In his MLB debut, Tepesch showed good velocity early on, working up to 93 mph on his fastball. The ball had solid downward movement and resulted in a plethora of ground-ball outs. GameDay had some difficulties differentiating between his curveball and slider at times, but he threw some very good curveballs (mostly 80-81 mph) — some of which were credited as sliders (86-87 mph). Based on what I saw in the one start, I would give his curveball a potential grade of 60 (20-80), while his slider has more of a 50-55 potential.
At one point, Tepesch did a nice job of doubling-up on breaking balls to strike out Matt Joyce. He utilized only a few changeups but the curve was an effective change-of-pace for him on this night.
In the first inning, likely helped by adrenaline, Tepesch attacked the zone and worked quickly. He ran into trouble in both the second and third innings when his fastball command deserted him and he started to rush his delivery but he gutted through the game and made it through 7.0 innings without exceeding 100 pitches. When he ran into trouble with the fastball, he threw more breaking balls but, as a result, they lost effectiveness.
This was a very promising start for a pitcher that features the ceiling of a No. 3 or 4 starter. If he continues to pitch like he did last night, Tepesch looks like he could be ready to settle in at the back-end of the Rangers’ rotation.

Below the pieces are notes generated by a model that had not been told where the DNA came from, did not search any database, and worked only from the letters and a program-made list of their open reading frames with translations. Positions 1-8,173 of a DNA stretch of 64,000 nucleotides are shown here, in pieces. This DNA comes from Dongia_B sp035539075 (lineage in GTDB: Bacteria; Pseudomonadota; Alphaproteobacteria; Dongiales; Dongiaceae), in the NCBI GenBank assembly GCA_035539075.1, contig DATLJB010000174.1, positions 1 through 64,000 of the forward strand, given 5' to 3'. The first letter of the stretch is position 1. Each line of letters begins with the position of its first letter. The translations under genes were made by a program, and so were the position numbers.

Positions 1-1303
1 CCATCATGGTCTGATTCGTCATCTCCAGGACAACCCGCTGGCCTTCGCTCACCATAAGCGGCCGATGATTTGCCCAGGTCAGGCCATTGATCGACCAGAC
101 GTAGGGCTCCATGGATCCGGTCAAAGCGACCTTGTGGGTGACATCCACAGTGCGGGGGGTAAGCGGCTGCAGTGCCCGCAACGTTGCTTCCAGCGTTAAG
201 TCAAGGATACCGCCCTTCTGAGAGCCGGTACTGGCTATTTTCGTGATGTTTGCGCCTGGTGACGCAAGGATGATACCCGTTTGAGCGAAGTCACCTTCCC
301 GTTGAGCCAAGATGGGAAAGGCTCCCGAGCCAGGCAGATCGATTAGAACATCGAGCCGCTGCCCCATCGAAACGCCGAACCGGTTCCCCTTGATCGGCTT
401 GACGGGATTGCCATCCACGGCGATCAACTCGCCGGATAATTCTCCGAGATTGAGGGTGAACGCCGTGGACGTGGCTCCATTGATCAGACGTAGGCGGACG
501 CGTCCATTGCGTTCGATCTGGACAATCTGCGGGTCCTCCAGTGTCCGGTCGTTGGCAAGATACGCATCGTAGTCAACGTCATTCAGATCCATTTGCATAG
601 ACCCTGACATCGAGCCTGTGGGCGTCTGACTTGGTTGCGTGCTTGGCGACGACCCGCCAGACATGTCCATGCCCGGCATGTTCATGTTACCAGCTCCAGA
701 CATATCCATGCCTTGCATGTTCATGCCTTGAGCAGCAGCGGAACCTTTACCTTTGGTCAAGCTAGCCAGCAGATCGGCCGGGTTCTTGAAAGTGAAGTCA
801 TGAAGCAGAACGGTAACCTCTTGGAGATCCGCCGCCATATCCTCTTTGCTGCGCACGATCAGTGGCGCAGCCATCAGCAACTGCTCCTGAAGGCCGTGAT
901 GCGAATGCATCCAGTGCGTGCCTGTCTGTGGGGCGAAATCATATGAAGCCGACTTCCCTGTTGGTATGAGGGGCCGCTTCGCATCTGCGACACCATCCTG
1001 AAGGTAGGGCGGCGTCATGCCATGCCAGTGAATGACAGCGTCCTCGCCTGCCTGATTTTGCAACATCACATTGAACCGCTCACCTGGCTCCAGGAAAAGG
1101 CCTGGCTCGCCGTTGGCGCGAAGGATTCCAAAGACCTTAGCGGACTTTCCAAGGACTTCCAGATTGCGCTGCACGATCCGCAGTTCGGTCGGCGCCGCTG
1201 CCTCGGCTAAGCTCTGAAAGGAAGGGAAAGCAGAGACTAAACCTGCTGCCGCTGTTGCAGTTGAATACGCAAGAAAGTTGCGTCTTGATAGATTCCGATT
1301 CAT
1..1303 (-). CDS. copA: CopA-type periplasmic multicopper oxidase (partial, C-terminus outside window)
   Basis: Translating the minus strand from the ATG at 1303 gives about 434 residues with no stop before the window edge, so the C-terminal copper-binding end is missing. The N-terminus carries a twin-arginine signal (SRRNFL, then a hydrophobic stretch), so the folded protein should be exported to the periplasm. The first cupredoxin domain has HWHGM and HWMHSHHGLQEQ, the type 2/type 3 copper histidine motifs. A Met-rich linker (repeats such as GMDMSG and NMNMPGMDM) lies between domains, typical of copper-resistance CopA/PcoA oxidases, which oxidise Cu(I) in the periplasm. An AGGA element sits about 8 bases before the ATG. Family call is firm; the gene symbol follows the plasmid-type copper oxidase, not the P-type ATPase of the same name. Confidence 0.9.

Michael Wacha, RHP, St. Louis
I ranked Wacha extremely aggressively on my FanGraphs Top 100 prospect list earlier this year, placing him 24th overall. Wacha displayed wicked stuff during his brief pro debut in 2012 but prospect analysts pointed to the lack of a reliable breaking ball, small sample size results, and limited pitch counts (preventing him from turning the lineup over on a regular basis) as reasons why fans should temper their displays of enthusiasm.
The Cardinals organization placed a large amount of faith in the 2012 first round draft pick by challenging him with an assignment to triple-A to open the ’13 season. He made his first start of the year on April 7 and had mixed results. Wacha showed both good velocity and excellent life on his heater. His changeup also had excellent downward movement and flashed 70 potential (20-80 scale). Although the curveball needs significant work (currently showing 40-50 grade potential) he wasn’t afraid to throw the pitch in key situations and even doubled-up on the offering at times. Wacha worked quickly and showed outstanding athleticism on the mound, fielding his position well on three or four tough plays
On the down side, Wacha struggled mightily with his command, perhaps exacerbated by nerves. He constantly worked up in the zone and survived thanks to the overpowering stuff. Although he attacked the zone early in the count, he constantly fell behind and failed to strike out a batter in his four innings. Because he was behind in the count so often, he was unable to utilize his changeup as a strikeout weapon. The breaking ball has a long way to go to become a go-to pitch against big league hitters.
Wacha has a ways to go before he’ll be ready to assume a regular big league job. However, he continues to display the raw abilities that suggest he could develop into a key starter for the Cardinals.